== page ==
•  581
    What is mathematical logic?
    Philosophia 8 (1): 79-94. 1978.
    This review concludes that if the authors know what mathematical logic is they have not shared their knowledge with the readers. This highly praised book is replete with errors and incoherency.
  •  337
    Mathematics and reality
    Philosophy of Science 50 (4): 523-548. 1983.
    The subject of this paper is the philosophical problem of accounting for the relationship between mathematics and non-mathematical reality. The first section, devoted to the importance of the problem, suggests that many of the reasons for engaging in philosophy at all make an account of the relationship between mathematics and reality a priority, not only in philosophy of mathematics and philosophy of science, but also in general epistemology/metaphysics. This is followed by a (rather brief) sur…Read more
  •  330
  •  263
    At the beginning of Die Grundlagen der Arithmetik [1884], Frege observes that “it is in the nature of mathematics to prefer proof, where proof is possible”. This, of course, is true, but thinkers differ on why it is that mathematicians prefer proof. And what of propositions for which no proof is possible? What of axioms? This talk explores various notions of self-evidence, and the role they play in various foundational systems, notably those of Frege and Zermelo. I argue that both programs are u…Read more
  •  249
    Epistemology of mathematics: What are the questions? What count as answers?
    Philosophical Quarterly 61 (242): 130-150. 2011.
    A paper in this journal by Fraser MacBride, ‘Can Ante Rem Structuralism Solve the Access Problem?’, raises important issues concerning the epistemological goals and burdens of contemporary philosophy of mathematics, and perhaps philosophy of science and other disciplines as well. I use a response to MacBride's paper as a framework for developing a broadly holistic framework for these issues, and I attempt to steer a middle course between reductive foundationalism and extreme naturalistic quietis…Read more
  •  217
    Identity, indiscernibility, and Ante Rem structuralism: The tale of I and –I
    Philosophia Mathematica 16 (3): 285-309. 2008.
    Some authors have claimed that ante rem structuralism has problems with structures that have indiscernible places. In response, I argue that there is no requirement that mathematical objects be individuated in a non-trivial way. Metaphysical principles and intuitions to the contrary do not stand up to ordinary mathematical practice, which presupposes an identity relation that, in a sense, cannot be defined. In complex analysis, the two square roots of –1 are indiscernible: anything true of one o…Read more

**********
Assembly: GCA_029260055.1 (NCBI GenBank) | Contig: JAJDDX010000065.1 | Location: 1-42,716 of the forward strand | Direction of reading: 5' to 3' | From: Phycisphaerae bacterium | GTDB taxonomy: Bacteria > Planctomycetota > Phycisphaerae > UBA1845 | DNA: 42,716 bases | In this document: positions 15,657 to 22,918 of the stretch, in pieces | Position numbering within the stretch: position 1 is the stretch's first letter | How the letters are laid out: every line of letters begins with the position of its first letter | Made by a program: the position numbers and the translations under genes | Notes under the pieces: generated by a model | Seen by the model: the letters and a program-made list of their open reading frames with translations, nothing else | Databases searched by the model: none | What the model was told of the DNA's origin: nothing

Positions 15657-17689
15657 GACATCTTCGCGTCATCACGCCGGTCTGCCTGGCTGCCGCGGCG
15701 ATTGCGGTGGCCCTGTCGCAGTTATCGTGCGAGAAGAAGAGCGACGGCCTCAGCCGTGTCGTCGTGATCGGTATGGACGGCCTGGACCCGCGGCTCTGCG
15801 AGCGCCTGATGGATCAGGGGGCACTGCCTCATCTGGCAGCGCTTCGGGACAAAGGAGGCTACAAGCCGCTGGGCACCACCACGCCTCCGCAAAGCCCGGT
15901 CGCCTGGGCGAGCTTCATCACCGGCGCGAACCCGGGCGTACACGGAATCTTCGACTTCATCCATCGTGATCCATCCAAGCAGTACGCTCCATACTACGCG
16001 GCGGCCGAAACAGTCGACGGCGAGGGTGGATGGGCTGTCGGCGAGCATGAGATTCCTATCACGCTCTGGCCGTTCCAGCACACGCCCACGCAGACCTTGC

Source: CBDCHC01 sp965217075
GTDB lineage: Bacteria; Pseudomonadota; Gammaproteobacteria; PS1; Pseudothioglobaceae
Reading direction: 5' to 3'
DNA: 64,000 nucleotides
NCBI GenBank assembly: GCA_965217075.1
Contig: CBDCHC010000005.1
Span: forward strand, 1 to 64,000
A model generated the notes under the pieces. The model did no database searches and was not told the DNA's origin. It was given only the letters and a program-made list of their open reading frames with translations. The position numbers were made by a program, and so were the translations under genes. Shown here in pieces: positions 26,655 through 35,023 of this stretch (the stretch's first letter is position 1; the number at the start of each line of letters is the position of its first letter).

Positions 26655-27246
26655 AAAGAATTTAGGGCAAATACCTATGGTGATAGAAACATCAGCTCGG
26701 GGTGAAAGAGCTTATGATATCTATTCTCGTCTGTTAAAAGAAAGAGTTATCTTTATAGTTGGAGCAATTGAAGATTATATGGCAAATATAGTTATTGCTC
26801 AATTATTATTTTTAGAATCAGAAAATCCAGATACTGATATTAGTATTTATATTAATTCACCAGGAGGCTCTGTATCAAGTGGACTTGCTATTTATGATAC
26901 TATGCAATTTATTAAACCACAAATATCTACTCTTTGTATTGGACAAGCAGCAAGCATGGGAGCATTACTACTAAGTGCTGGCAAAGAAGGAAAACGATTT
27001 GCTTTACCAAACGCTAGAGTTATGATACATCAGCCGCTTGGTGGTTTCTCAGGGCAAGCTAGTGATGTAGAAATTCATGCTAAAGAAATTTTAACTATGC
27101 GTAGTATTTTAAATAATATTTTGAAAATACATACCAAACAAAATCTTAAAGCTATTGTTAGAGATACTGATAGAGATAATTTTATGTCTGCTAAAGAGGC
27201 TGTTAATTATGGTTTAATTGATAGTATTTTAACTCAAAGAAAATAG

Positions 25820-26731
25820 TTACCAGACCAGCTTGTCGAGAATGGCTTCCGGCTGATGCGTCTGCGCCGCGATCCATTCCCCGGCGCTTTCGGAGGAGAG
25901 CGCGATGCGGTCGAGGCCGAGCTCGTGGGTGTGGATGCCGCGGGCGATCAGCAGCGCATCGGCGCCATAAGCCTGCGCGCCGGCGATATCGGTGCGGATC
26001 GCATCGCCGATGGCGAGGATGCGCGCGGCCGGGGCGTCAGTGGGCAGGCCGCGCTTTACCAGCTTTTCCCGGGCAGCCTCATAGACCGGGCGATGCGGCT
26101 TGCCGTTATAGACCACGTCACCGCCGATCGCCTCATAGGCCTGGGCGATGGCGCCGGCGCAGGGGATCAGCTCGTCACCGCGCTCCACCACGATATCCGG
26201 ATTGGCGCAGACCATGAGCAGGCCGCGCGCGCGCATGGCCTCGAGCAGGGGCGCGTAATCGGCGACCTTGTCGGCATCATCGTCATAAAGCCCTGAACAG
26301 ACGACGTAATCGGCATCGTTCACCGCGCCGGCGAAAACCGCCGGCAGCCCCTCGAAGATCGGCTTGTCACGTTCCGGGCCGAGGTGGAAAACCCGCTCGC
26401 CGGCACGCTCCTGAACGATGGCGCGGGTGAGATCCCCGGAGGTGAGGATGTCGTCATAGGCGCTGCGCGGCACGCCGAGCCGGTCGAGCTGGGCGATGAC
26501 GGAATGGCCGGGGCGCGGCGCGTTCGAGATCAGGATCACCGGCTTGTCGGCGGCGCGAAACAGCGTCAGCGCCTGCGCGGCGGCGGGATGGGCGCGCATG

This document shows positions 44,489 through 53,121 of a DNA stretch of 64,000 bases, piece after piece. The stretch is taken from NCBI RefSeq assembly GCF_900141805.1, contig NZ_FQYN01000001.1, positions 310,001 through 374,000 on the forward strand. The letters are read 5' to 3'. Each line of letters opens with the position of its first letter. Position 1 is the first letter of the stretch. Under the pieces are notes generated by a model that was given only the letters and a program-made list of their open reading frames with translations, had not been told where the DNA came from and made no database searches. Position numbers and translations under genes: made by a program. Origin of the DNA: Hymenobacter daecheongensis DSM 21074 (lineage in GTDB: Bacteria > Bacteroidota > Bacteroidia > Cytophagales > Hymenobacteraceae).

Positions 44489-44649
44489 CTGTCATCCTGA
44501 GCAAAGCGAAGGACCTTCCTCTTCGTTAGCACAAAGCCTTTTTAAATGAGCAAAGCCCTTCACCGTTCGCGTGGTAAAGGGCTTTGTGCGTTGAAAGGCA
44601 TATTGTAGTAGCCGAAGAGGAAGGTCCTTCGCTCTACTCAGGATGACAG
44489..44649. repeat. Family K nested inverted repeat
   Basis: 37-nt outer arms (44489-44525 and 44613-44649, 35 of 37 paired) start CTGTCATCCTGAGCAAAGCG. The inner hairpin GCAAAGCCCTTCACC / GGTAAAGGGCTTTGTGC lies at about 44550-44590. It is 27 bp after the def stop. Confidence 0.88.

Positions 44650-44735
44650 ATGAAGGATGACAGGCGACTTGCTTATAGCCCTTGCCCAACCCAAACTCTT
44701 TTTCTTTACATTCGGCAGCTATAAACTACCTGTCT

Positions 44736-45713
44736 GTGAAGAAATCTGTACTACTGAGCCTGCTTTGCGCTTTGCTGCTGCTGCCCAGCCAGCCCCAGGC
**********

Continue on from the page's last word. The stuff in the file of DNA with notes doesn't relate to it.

•  206
    The Objectivity of Mathematics
    Synthese 156 (2): 337-381. 2007.
    The purpose of this paper is to apply Crispin Wright’s criteria and various axes of objectivity to mathematics. I test the criteria and the objectivity of mathematics against each other. Along the way, various issues concerning general logic and epistemology are encountered.
  •  178
    There is a parallel between the debate between Gottlob Frege and David Hilbert at the turn of the twentieth century and at least some aspects of the current controversy over whether category theory provides the proper framework for structuralism in the philosophy of mathematics. The main issue, I think, concerns the place and interpretation of meta-mathematics in an algebraic or structuralist approach to mathematics. Can meta-mathematics itself be understood in algebraic or structural terms? Or …Read more
  •  173
    New V, ZF and abstractiont
    with Alan Weir
    Philosophia Mathematica 7 (3): 293-321. 1999.
    We examine George Boolos's proposed abstraction principle for extensions based on the limitation-of-size conception, New V, from several perspectives. Crispin Wright once suggested that New V could serve as part of a neo-logicist development of real analysis. We show that it fails both of the conservativeness criteria for abstraction principles that Wright proposes. Thus, we support Boolos against Wright. We also show that, when combined with the axioms for Boolos's iterative notion of set, New …Read more
  •  170
    It is sometimes said that there are two, competing versions of W. V. O. Quine’s unrelenting empiricism, perhaps divided according to temporal periods of his career. According to one, logic is exempt from, or lies outside the scope of, the attack on the analytic-synthetic distinction. This logic-friendly Quine holds that logical truths and, presumably, logical inferences are analytic in the traditional sense. Logical truths are knowable a priori, and, importantly, they are incorrigible, and so…Read more
  •  168
    The classical continuum without points
    Review of Symbolic Logic 6 (3): 488-512. 2013.
    We develop a point-free construction of the classical one- dimensional continuum, with an interval structure based on mereology and either a weak set theory or logic of plural quantification. In some respects this realizes ideas going back to Aristotle,although, unlike Aristotle, we make free use of classical "actual infinity". Also, in contrast to intuitionistic, Bishop, and smooth infinitesimal analysis, we follow classical analysis in allowing partitioning of our "gunky line" into mutually ex…Read more
  •  161
    So truth is safe from paradox: now what?
    Philosophical Studies 147 (3): 445-455. 2010.
    The article is part of a symposium on Hartry Field’s “Saving truth from paradox”. The book is one of the most significant intellectual achievements of the past decades, but it is not clear what, exactly, it accomplishes. I explore some alternatives, relating the developed view to the intuitive, pre-theoretic notion of truth.